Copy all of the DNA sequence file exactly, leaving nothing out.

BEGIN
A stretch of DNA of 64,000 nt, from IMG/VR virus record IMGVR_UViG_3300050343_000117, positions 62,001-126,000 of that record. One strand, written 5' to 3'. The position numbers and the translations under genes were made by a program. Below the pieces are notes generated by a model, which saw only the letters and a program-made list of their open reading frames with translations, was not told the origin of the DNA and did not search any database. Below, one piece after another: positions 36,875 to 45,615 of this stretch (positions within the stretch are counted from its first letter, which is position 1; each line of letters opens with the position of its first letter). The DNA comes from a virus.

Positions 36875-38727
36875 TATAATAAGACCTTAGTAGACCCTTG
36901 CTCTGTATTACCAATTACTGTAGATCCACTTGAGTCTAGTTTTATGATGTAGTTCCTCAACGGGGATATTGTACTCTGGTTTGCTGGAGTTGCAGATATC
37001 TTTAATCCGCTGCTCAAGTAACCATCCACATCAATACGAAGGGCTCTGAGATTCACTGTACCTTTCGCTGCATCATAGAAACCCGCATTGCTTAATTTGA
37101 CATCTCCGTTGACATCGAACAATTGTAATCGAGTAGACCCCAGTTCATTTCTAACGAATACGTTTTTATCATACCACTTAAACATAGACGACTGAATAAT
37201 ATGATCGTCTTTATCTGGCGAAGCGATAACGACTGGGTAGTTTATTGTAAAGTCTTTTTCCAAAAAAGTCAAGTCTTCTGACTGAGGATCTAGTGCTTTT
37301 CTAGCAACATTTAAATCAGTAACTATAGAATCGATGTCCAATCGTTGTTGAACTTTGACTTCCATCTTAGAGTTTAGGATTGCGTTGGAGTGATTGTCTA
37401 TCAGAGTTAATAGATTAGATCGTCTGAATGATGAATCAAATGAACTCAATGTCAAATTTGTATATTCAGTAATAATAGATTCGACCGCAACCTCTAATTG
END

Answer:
A stretch of DNA of 64,000 nt, from IMG/VR virus record IMGVR_UViG_3300050343_000117, positions 62,001-126,000 of that record. One strand, written 5' to 3'. The position numbers and the translations under genes were made by a program. Below the pieces are notes generated by a model, which saw only the letters and a program-made list of their open reading frames with translations, was not told the origin of the DNA and did not search any database. Below, one piece after another: positions 36,875 to 45,615 of this stretch (positions within the stretch are counted from its first letter, which is position 1; each line of letters opens with the position of its first letter). The DNA comes from a virus.

Positions 36875-38727
36875 TATAATAAGACCTTAGTAGACCCTTG
36901 CTCTGTATTACCAATTACTGTAGATCCACTTGAGTCTAGTTTTATGATGTAGTTCCTCAACGGGGATATTGTACTCTGGTTTGCTGGAGTTGCAGATATC
37001 TTTAATCCGCTGCTCAAGTAACCATCCACATCAATACGAAGGGCTCTGAGATTCACTGTACCTTTCGCTGCATCATAGAAACCCGCATTGCTTAATTTGA
37101 CATCTCCGTTGACATCGAACAATTGTAATCGAGTAGACCCCAGTTCATTTCTAACGAATACGTTTTTATCATACCACTTAAACATAGACGACTGAATAAT
37201 ATGATCGTCTTTATCTGGCGAAGCGATAACGACTGGGTAGTTTATTGTAAAGTCTTTTTCCAAAAAAGTCAAGTCTTCTGACTGAGGATCTAGTGCTTTT
37301 CTAGCAACATTTAAATCAGTAACTATAGAATCGATGTCCAATCGTTGTTGAACTTTGACTTCCATCTTAGAGTTTAGGATTGCGTTGGAGTGATTGTCTA
37401 TCAGAGTTAATAGATTAGATCGTCTGAATGATGAATCAAATGAACTCAATGTCAAATTTGTATATTCAGTAATAATAGATTCGACCGCAACCTCTAATTG